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Nindokai is a self-defense system which builds on the basis of Japanese and other martial arts. It was established in 1990 by Dr Gerhard Schönberger in Germany and since then it has been continually adapted to the needs of the 21st century and has reached a lot of acceptance especially by police forces and security-companies. Nindokai teaches to end a fight or to avoid a present attack in a simple, fast and as effective way as possible with the least possible risk to one’s self, i.e. to survive.
The word Nindokai consists of 3 Japanese characters (kanji): Nin = Enduring heart; Do = Way and Kai = School. Thus Nindokai means: the school in which the persistent way is taught.
Nindokai is neither a martial sport nor a martial art in a traditional manner but a methodical self-defense system. Unlike martial sports, Nindokai focuses on training for real world encounters that are usually unhampered by sparring-guidelines and other rule restrictions. Similarly, Nindokai forgoes the training of ancient arts that are viewed as no longer applicable in modern society. One may find this rationale of effectiveness over rhetoric as a key concept in Bruce Lee’s Jeet Kune Do.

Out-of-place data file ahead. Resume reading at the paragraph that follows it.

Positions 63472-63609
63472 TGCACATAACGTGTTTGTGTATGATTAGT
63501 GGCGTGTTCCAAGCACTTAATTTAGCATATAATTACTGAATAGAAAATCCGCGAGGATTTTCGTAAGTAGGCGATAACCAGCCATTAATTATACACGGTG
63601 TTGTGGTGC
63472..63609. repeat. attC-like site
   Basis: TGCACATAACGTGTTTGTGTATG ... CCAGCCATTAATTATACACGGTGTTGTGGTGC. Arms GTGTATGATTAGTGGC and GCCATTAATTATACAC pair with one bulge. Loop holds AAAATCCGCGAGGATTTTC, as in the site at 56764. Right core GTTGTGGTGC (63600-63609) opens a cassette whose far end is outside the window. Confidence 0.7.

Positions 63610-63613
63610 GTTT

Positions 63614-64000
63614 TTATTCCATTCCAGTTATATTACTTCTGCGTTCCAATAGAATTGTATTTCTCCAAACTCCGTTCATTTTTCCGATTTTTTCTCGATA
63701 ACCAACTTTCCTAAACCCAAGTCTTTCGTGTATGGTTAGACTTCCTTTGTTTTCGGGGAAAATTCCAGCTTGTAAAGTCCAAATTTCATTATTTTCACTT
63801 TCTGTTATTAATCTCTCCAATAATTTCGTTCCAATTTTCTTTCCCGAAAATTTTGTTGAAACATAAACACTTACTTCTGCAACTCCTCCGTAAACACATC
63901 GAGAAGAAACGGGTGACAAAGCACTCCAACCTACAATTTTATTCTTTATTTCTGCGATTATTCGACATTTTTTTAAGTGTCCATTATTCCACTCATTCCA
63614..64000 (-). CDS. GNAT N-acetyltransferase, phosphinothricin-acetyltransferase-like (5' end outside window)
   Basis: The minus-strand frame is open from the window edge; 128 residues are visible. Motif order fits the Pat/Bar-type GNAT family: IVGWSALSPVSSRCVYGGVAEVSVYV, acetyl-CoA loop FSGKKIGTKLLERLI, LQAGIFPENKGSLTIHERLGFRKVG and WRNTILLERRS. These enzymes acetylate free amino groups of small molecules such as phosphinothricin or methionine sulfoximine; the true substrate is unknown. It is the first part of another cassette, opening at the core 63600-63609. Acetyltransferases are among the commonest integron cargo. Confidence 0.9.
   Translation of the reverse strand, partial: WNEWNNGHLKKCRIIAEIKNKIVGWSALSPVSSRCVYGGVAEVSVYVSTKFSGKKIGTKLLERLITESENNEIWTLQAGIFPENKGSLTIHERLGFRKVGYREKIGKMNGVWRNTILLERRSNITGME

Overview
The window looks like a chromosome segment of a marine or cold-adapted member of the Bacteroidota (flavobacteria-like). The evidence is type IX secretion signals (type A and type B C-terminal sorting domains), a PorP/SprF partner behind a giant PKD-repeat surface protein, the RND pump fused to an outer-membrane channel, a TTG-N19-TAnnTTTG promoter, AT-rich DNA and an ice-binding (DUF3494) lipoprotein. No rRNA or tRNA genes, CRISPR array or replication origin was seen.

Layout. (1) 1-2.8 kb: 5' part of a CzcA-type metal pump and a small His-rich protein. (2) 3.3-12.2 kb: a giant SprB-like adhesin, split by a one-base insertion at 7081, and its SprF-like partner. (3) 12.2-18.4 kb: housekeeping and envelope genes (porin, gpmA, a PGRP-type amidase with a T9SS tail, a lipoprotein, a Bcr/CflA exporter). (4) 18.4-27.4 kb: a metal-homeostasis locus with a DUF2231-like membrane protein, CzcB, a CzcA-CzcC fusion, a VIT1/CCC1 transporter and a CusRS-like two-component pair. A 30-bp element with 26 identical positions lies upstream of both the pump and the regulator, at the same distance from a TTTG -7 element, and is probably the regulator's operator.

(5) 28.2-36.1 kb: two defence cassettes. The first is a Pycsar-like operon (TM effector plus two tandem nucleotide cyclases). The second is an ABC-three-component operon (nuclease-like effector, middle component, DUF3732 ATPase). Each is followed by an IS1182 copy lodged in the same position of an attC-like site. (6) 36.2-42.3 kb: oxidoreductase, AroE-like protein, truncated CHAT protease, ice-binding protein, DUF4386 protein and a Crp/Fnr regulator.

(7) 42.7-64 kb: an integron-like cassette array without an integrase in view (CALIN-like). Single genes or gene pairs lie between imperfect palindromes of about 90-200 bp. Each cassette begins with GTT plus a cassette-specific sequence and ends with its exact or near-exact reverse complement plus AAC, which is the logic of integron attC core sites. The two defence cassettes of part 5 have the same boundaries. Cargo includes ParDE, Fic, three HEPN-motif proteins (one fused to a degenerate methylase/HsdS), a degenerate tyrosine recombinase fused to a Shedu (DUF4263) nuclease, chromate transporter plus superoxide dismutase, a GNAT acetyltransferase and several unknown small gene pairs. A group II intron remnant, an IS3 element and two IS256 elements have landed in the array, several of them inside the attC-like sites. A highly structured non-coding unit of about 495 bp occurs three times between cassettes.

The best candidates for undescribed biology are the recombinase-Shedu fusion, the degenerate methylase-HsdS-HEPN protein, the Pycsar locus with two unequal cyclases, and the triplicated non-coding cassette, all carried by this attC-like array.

Despite this departure from both sport and ancient martial custom, many of the martial techniques (body position, rolls, falls, evasion) and the training ettiquite (respect, politeness) taught in Nindokai originate in the Japanese martial arts. Supplementing influences come from military close quarter combat (CQB), bodyguarding, and other modern martial arts. The school teaches both unarmed (Japanese Tai Jutsu) and armed fighting. This attempts to provide a broad knowledge of fighting with and against a variety of techniques suitable for real world application.
Starting with a thorough basic-training, the student is taught to use the learned methods and principles instinctively. Theoretically, this allows every student to practice an art more suited to their own personal capabilities and goals.